Bar-Ilan University's Parashat Hashavua Study Center

Parashat Bemidbar/Shavuot 5770/ May 19, 2010

Lectures on the weekly Torah reading by the faculty of Bar- Ilan University in Ramat Gan, Israel. A project of the Faculty of Jewish Studies, Paul and Helene Shulman Basic Jewish Studies Center, and the Office of the Campus Rabbi. Published on the Internet under the sponsorship of Bar- Ilan University's International Center for Jewish Identity. Prepared for Internet Publication by the Computer Center Staff at Bar-Ilan University. Inquiries and comments to: Dr. Isaac Gottlieb, Department of Bible, gottlii@mail.biu.ac.il

 

 

Shavuot– The Festival of the Land of Israel

 

Rabbi Meir Gruzman

 

Department of Talmud

 

Name of the Holiday

The Feast of Weeks (Shavuot) is also known as the Festival of Receiving the Torah (Yoma 4b) as well as the Festival of First Fruits [1] (Ex. 34:22). But while the name Hag Matan Torateinu is deeply ingrained in the consciousness of observant Jews and finds expression in the rules and customs associated with the festival, the second theme, the Festival of First Fruits (Hag Ha- Bikkurim), remains in the dark, with no practical expression given to it among the devout Jewish community.  When the Jews were exiled, the commandment of pilgrimage to the Temple for the festivals ceased to be observed, the roads to Jerusalem became abandoned, and practical activities surrounding the commandment of first fruits came to an end. With these, apparently any vestige of awareness of this aspect of the holiday also disappeared from public consciousness and from the laws and customs surrounding the holiday.  Perhaps those who study Tractate Bikkurim [First Fruits] in the Mishnah near or on the festival are the only ones who do this commandment any justice.   Even though this tractate deals with historical events from the Temple period and could possibly arouse longing for performance of this commandment, generally nothing is done to lend it actual expression.

Perhaps the reason lies in the roots of the commandment, its objective and restrictions.  The commandment of first fruits is not practiced except “at the Temple (when it is standing), and no fruits except those of the Land of Israel, Syria and the Transjordan may be brought, and then only of the seven kinds” (Maimonides, Sefer ha-Mitzvot, positive commandment 125).   Therefore, this commandment can no longer be observed.  When we add the view that this commandment was entirely for the purpose of giving thanks to the Lord for the produce given to the Jewish people dwelling in their land, “because its fruits and all other beneficence comes from Him” (Sefer ha-Hinukh, commandment 91), when the land was lost and the nation was exiled, we can understand why the magnificent processionals, ceremonies, and customs accompanying this commandment disappeared, leaving nothing more than a reference to them in the Musaf service and in the maftir of the Feast of Weeks.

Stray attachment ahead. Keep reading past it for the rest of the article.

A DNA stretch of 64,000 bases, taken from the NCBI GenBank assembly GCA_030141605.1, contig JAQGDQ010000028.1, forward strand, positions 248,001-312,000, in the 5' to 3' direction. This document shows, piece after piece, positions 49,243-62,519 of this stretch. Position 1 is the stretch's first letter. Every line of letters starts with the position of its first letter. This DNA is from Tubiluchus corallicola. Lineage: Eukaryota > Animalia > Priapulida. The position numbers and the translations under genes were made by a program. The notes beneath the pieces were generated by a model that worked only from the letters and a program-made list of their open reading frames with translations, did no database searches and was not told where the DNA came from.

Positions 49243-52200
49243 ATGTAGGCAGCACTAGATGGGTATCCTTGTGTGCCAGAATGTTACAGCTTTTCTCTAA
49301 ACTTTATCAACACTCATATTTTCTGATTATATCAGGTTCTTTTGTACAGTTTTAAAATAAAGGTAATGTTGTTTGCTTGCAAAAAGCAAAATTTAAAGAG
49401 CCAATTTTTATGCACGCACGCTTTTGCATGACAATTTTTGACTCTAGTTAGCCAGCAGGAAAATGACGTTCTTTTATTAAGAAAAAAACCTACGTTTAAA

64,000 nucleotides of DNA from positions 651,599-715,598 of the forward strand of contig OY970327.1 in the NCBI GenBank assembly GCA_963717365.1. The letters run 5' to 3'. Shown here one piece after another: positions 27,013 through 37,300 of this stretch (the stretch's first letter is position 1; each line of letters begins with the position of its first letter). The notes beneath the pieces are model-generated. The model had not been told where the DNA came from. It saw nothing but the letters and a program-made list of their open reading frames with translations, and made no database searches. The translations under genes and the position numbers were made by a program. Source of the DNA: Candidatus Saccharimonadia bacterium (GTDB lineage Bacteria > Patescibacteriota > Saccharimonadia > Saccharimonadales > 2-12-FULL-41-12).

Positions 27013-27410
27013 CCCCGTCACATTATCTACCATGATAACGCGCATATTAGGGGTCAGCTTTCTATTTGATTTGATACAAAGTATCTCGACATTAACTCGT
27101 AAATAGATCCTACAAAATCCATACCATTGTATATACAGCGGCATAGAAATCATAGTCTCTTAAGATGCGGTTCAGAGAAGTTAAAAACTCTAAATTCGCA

A New Perspective

A fresh look at the passage on bringing first fruits (Deuteronomy 26) can lead us to an additional, different understanding of the content and essence of this commandment, enabling us to conclude that the object of bringing first fruits was to give thanks to the Lord for giving us a land and for bringing us to it, and for the fact that we are dwelling here, living in the land and tilling its soil and enjoying its fruits.

The passage of first fruits has an unparalleled assertion, the like of which is not found in a single one of the commandments that are dependent on living in the land of Israel.   Regarding the commandment of the sabbatical year, Scripture says, “When you enter the land that I assign to you,” (Lev. 25:2); regarding the commandment of taking hallah, it says, “When you enter the land to which I am taking you” (Num. 15:18); regarding orlah, “When you enter the land” (Lev. 19:23).  But regarding the commandment of first fruits, it says, “When you enter the land that the Lord your G-d is giving you as a heritage, and you possess it and settle in it” (Deut. 26:1).  This verse emphasizes coming to the land, the land being given to the people of Israel, settling it, possessing it, and dwelling in it.  There is, indeed, a similar verse in the passage on setting a king over the people – “If, after you have entered the land that the Lord your G-d has assigned to you, and taken possession of it and settled in it” (Deut. 17:14) – but one important word is missing there:   nahalah = as a heritage.  From this we may conclude that the object of the commandment of first fruits has a vitally strong connection not only with taking possession of the land, but also with receiving it as a heritage.